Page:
FDA accepts Intellia's IND for CRISPR and TCR-T cell therapy; Santé closes Fund IV at $260M
Riding the coattails of a massive $600 million cash raise in June, Intellia announced that the FDA accepted their IND application for their gene editing treatment NTLA-5001, built as a treatment for acute myeloid leukemia.
The Cambridge, MA biotech said that they have plans to start patient screening in a Phase I/IIa study by the end of 2021. The study will evaluate the effects of a single dose of the treatment in adults who have detectable AML after having received standard first-line therapy. The study will contain a dose escalation and expansion phase, with up to 54 participants.
“The FDA’s acceptance of our IND for NTLA-5001 is an important milestone in our pursuit of developing advanced cell therapies utilizing Intellia’s proprietary engineering platform to treat patients with cancer,” said Intellia president and CEO John Leonard.
Outside of the US, Intellia also submitted a regulatory application to the UK for NTLA-5001.
Santé closes oversubscribed Fund IV after raising $260 million
Texas healthcare investment firm Santé finally closed its oversubscribed Fund IV. The $260 million fund will make investments across early-stage biotech, healthtech and medtech companies, according to a company statement.
Fund IV secured commitments from more than two-dozen partners, including new institutional investors in Asia and Latin America. Returning partners accounted for nearly 90% of the raised funds.
Santé co-founder and managing director Kevin Lalande said in a statement: “The confidence and commitment of our investors led to the quickest fundraise since inception. We are grateful for their partnership as we deploy this next fund to capitalize on significant healthcare opportunities and nurture cutting-edge technologies.”
Zai Lab expands US operations with office in Cambridge
Zai Lab is expanding its presence in the United States — by opening an office in biotech hub Cambridge. The new office will be the headquarters of different business operations such as alliance management, along with legal and governance functions.
“We are excited to expand our presence in the U.S. by opening a new Zai Lab office in Cambridge,” Zai Lab CEO and chair Samantha Du said in a statement. “This is an important step in Zai Lab’s journey to become a global biopharmaceutical company, a partner of choice and a place where our employees can do their best work.”
This announcement comes almost immediately after Zai Lab announced on Tuesday that they received BTD for bemarituzumab from the NMPA. They are now looking to advance the drug into registrational trials.
Biogen releases results from Phase II study on neuropathy pain drug
Cambridge, MA biotech Biogen announced positive topline results from its Phase II study of vixotrigine, a non-opioid oral pain drug being evaluated for the treatment of small fiber neuropathy (SFN).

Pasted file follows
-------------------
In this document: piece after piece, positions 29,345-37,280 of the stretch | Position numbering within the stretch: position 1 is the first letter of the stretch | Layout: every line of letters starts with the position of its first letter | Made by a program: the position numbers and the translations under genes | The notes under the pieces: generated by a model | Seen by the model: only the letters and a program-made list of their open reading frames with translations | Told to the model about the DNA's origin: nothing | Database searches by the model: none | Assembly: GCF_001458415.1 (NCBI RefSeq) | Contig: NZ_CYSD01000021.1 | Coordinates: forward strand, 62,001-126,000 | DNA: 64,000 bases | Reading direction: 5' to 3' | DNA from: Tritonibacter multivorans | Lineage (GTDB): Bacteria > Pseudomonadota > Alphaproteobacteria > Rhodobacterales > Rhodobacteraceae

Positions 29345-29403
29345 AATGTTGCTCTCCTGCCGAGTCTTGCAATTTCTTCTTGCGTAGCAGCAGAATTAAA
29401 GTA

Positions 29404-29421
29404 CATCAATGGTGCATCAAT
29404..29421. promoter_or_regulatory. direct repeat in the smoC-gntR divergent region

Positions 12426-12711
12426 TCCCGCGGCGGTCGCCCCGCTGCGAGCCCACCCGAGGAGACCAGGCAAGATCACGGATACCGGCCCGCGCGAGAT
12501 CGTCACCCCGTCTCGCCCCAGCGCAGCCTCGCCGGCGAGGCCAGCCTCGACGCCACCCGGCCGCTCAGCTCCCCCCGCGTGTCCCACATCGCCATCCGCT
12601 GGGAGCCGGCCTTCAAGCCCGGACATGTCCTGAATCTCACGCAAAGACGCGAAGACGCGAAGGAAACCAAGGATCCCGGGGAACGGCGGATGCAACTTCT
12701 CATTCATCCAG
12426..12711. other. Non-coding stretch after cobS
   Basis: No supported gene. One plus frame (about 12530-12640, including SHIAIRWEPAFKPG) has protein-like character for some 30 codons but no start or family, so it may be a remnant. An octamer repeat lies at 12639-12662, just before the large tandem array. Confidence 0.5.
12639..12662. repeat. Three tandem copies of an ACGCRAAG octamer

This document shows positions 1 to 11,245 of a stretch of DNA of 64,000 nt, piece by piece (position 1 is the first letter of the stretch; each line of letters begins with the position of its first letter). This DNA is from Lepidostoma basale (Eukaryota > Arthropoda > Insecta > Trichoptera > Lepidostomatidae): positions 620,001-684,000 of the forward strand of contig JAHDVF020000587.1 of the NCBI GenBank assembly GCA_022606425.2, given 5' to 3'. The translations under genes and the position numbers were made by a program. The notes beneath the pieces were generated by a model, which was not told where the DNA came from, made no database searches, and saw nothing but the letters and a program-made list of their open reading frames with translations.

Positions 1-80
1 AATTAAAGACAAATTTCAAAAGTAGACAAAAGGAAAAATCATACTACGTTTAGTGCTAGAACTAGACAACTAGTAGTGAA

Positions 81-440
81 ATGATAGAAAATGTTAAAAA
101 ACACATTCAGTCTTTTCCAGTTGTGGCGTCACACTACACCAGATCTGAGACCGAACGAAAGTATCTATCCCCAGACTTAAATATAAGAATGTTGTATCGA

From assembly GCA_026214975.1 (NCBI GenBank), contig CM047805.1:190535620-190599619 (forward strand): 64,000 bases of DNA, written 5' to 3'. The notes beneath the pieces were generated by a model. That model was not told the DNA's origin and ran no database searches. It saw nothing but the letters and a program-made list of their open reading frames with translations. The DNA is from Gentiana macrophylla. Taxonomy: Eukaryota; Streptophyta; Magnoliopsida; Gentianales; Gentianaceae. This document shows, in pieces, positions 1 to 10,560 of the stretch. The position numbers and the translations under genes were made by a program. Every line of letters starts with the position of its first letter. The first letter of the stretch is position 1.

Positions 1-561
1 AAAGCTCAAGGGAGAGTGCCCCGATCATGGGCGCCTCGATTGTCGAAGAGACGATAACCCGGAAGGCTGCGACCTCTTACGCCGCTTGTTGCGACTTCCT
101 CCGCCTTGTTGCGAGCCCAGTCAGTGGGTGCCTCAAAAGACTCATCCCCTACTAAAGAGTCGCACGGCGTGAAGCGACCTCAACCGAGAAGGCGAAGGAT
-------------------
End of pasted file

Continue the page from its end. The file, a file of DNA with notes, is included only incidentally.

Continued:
The CONVEY study had a double-blind period, where patients were administered 200 mg of vixotrigine twice daily. That arm met its primary endpoint of change from baseline to week 12 of the double-blind period in mean average daily pain (ADP) score.
In the same study, there was an open-label period where all participants who enrolled received a higher dose of the drug — 350 mg twice daily. This preceded the double-blind portion of the study.
While the 350 mg twice daily arm did not meet the primary endpoint, it met statistical significance in the Patient Global Impression of Change (PGIC) at week 12. Data from the study will inform potential doses for study in future Phase III clinical trials.
“We are encouraged by the overall results of the CONVEY study,” said Biogen SVP and head of the therapeutics development unit Katherine Dawson. “We are grateful to all the participants, investigators and study staff who contributed to this study and allowed us to evaluate vixotrigine as a non-opioid treatment option.”
Nigerian startup 54gene raises $25 million in Series B — Report
Genomics startup 54gene recently raised $25 million in a Series B round to advance its precision medicine capabilities.
According to TechCrunch, the round comes a year after the company, founded by Abasi Ene-Obong in 2019, raised $15 million in a Series A and two years after it closed a $4.5 million seed round.
The company launched a genetic sequencing and microarray lab in Lagos, Nigeria last September through a partnership with Illumina.
According to a press release issued by Illumina last year, the facility will look at genetic information for health research and drug development — and Ene-Obong further said that the lab will do whole-genome sequencing and whole-exome sequencing as part of the lab’s work.
New York biotech Bantam completes $25 million in seed funding
Bantam Pharmaceutical completed a $25 million seed funding round to finalize activities for its lead program BTM-3566. The funds are intended to finish preparations so the company can file its IND, which it plans to do in February — along with making preparations for first-in-human clinical trials.
The funding was co-led by Bantam’s current investors.
Bantam is looking to start Phase I clinical studies in patients with B-cell hematological malignancies in Q2 of 2022. Bantam has established its operations in the North Carolina Research Triangle.
“This funding enables Bantam Pharmaceutical to be fully prepared to enter the clinic for first in human studies in early 2022, representing a major milestone. We are excited about moving to the next stage of development,” said co-founding investor and board member Lionel Goldfrank in a statement.